"We've got warehouses full of these things! How can we get rid of them without sending them off to landfill?! Quick, get the Dymo out, if we're quick we can sell them as 'HD' DVD players and hopefully no-one will work it out. "

    To be honest I'm waiting for the market to settle down, and have no particular preference.

    But trying to shift HD-DVD units because of the way they play DVDs isn't really a good bit of marketing, as there aren't really many possible interpretations for their current marketing attempts.

    Honestly, they'd be better off saying nothing at all.

  35. Morely Dotes

    Who cares?

    BD, HDDVD... It's still crap. Not the storage capacity, not the resolution - the content.

    And the Beeb doesn't seem to be releasing Doctor Who on either disk format, so I say f*ck 'em both, there's nothing worth having. I am *DAMN* sure not replacing all my existing DVDs with a new copy. Although I suppose the mindless sheeple will. The same ones that "voted for" GW Bush and Blair, eh?

  36. Peter Kay

    The difference between p and i

    Interlaced resolutions are by definition slower, more flickery, it's more likely scanlines will be seen, fast motion artifacts will be more apparent, etc.

    This is especially a problem if your display is CRT based.

    I would also note based on numerous of the above posts

    1) It's all about the mastering. Crap mastering, crap result.

    2) If you can't see a difference between upscaled SD DVD and HD DVD/Bluray, get a better (and larger) display and/or your eyes tested. SD DVD is *not* perfect on a large, high quality display.

    3) There are numerous disagreements that the PS3 is 'the best SD DVD scaler'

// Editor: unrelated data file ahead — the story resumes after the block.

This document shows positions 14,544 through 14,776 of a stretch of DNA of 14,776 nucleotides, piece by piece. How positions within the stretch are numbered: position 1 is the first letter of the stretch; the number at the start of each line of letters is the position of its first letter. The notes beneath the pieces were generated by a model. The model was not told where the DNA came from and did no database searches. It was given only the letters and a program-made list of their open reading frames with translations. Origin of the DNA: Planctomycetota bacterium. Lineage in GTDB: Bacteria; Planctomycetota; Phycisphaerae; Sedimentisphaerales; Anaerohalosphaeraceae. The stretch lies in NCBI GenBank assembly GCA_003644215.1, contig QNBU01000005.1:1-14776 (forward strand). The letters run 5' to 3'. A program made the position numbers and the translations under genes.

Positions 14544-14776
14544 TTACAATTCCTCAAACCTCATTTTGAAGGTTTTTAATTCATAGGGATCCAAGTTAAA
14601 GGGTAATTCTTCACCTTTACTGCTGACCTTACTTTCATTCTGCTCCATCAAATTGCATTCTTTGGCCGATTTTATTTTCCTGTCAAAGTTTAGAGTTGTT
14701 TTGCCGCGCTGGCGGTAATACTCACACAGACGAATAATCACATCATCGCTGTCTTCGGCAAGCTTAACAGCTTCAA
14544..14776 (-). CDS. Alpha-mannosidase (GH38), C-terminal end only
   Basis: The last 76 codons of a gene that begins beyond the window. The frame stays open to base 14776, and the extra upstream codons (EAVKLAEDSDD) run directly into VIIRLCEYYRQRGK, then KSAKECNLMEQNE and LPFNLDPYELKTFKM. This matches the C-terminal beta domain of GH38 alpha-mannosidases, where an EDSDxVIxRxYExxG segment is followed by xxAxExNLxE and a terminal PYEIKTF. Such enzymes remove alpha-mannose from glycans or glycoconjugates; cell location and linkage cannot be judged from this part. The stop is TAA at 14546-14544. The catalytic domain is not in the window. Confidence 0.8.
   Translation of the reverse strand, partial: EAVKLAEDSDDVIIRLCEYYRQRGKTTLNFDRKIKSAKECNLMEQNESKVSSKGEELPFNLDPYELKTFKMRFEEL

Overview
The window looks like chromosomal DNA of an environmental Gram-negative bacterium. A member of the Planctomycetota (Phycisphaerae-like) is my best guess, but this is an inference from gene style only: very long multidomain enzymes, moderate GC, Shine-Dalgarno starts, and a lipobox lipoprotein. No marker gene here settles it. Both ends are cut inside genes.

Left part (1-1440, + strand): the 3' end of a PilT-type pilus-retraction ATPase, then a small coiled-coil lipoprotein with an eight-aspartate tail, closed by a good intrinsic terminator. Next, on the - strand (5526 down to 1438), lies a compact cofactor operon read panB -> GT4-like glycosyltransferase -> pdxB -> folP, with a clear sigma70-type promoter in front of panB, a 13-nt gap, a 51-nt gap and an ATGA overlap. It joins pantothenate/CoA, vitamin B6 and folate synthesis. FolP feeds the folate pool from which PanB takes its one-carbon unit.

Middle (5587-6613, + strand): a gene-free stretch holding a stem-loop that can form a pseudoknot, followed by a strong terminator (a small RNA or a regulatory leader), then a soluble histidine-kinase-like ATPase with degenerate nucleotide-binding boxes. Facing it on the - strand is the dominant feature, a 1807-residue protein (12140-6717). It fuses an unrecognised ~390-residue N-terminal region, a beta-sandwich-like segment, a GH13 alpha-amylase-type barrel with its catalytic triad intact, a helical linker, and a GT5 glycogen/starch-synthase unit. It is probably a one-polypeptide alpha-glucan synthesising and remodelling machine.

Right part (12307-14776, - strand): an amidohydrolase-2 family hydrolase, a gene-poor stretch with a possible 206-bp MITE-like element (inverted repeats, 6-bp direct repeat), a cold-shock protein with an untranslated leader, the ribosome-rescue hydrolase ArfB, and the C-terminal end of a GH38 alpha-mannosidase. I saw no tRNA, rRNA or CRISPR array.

I would take both Thereg and AVForums (and avsforum) with a large pinch of salt; many of the people there are not experienced enough to recommend anything other than the one system they bought themself..

  37. Iain

    @Morely Dotes

    The BBC aren't even shooting Doctor Who in HD, so it's never going to look any better than the DVDs you can already buy. The HD budget is reserved for 'superior' drama like Torchwood. Oops.

  38. Marc Wilson

    Many will just wait it out.....

    Like many people, especially those who are veterans of VHS vs Beta, or Minidisk vs DCC, I'm just going to wait until the battle is won.

    I still have DVDs I've not watched, so there's no way I'm rushing out to replace my current kit with the latest thing. I'm not enough of a perfectionist any more to have to have a perfect system- I'll wait, let the Pioneers and Early Adopters suffer the pain, and I'll buy when the products become commodity items.

    You'd have thought that the industry could learn, settle its differences behind locked doors, and come out with a forced smile behind a single standard. They got it wrong with tape, they managed to get their collective act together for CD- then it's all gone downhill again.

  39. mark carlisle

    @iain -doctor who hd

    russell t davies already stated that the budget for Doctor Who didn't stretch to hd due to the number of cgi shots..

    tom baker looks good on sd anyway

This topic is closed for new posts.

Other stories you might like